Giving stroke patients uric acid along with standard clot-busting medication within 4.5 hours of first symptoms appears safe and effective at limiting disability, according to late-breaking science presented at the American Stroke Association's International Stroke Conference 2014.
In a study of 421 acute stroke patients, nearly 40 percent treated with uric acid and clot busters were relatively free of disability at 90 days compared to 33 percent of patients treated with a placebo. Uric acid produced the greatest benefits for women and patients with high blood sugar and moderate stroke.
High levels of uric acid in the blood can lead to serious medical illness including kidney stones or the inflammatory arthritic condition known as gout and has been linked with heart and vascular problems and diabetes.
However, animal studies have shown that adding uric acid to brain cells protected the cells from stroke-related damage.
"When used in stroke, uric acid is a firefighter, not an arsonist," said Angel Chamorro, M.D., Ph.D., study author and director of the Comprehensive Stroke Center, at Hospital Clinic in Barcelona, Spain. He said extensive research in patients and in animals found that a higher level of uric acid in acute stroke patients was associated with better recovery.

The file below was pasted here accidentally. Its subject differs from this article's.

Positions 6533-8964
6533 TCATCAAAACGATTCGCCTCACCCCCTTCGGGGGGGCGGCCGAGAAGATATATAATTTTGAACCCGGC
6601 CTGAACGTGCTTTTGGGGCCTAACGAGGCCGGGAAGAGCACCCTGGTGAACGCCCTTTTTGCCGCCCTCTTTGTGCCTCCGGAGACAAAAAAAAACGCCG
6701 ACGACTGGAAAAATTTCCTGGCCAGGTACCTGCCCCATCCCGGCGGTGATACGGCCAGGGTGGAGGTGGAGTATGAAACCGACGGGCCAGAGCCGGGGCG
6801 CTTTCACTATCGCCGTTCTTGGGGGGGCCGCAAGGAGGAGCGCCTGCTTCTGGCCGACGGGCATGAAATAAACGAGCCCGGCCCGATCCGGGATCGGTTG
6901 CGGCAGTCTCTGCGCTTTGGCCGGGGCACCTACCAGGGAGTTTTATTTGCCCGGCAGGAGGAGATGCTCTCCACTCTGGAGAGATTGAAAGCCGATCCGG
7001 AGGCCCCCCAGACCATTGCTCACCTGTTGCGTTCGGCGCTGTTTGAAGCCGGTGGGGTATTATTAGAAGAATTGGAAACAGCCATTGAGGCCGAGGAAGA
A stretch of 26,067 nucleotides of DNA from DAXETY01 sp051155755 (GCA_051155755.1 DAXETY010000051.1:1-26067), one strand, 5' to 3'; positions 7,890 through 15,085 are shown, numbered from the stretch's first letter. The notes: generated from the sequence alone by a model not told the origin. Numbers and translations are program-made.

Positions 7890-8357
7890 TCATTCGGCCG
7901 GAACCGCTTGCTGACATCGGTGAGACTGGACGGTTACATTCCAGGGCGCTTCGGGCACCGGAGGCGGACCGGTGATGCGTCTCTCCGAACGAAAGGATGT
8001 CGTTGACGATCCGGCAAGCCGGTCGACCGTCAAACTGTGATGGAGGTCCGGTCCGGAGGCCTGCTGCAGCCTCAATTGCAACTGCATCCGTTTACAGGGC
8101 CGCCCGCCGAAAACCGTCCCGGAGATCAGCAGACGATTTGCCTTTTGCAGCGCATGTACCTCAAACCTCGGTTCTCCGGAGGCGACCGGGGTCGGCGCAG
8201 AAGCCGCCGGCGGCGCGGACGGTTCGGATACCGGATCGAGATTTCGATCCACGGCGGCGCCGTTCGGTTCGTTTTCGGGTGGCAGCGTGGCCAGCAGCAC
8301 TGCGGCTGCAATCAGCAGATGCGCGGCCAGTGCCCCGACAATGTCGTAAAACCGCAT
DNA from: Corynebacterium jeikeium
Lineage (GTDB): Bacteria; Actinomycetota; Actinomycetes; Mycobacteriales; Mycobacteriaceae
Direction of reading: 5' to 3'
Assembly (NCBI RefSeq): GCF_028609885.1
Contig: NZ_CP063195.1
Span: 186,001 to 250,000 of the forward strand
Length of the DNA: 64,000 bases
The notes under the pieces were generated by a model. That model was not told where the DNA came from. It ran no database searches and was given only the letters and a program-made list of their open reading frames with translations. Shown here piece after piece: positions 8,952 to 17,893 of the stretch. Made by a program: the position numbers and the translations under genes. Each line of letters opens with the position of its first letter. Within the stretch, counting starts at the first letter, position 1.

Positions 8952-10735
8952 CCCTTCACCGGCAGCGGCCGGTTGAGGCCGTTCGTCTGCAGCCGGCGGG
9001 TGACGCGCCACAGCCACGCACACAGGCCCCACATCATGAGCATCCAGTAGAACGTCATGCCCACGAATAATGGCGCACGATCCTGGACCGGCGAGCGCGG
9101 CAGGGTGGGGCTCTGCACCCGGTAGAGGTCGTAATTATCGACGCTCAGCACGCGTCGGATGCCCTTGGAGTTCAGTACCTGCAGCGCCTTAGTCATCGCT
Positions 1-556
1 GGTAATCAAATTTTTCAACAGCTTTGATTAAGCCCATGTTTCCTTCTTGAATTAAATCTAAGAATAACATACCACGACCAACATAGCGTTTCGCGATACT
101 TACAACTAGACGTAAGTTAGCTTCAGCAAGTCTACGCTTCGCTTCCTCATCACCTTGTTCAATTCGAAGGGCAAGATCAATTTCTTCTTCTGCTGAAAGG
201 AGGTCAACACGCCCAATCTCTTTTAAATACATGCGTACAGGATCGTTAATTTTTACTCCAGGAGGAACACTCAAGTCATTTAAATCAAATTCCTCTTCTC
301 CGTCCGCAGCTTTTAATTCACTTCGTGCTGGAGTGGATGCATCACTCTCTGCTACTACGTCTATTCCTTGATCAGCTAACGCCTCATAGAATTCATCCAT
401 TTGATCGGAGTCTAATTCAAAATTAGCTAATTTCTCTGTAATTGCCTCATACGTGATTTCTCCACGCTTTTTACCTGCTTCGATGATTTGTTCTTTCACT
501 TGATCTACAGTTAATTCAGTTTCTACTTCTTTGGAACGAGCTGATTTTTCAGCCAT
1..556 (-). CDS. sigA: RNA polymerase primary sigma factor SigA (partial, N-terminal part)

"That was kind of surprising because everyone knows uric acid has a pretty bad reputation because it is associated with gout attacks, renal problems and perhaps also with cardiovascular disease,' he said. "But what people do not know so well is that uric acid is an extremely potent antioxidant, which is it prevents the formation of free radicals that can result when a brain artery is blocked."
Researchers suggest that uric acid may have a greater role in regulating human health and is a possible new approach to managing acute stroke. Chamorro noted that the study may explain why women have more disability after stroke than men.
"We believe women are less equipped to combat oxidative stress as the result of their lower uric acid levels," he said
Half of patients in the study were women and the average age of all patients was 76. Most had other medical conditions and were treated at 10 stroke centers around Spain. All patients received the anti-clotting drug tissue plasminogen activator (tPA) and were randomly assigned to receive uric acid or a placebo. Sixty patients died.
While the study group was small and the results will need validation in larger trials, Chamorro said the study's strength is that it involved elderly patients who had more serious strokes and other health problems.
"We may need to acknowledge that there's promise for uric acid in patients with acute stroke treated with a clot buster within 4.5 hours of symptoms onset," Chamorro said. "The results of this trial are exciting and offer new hope in a field that was full of failures."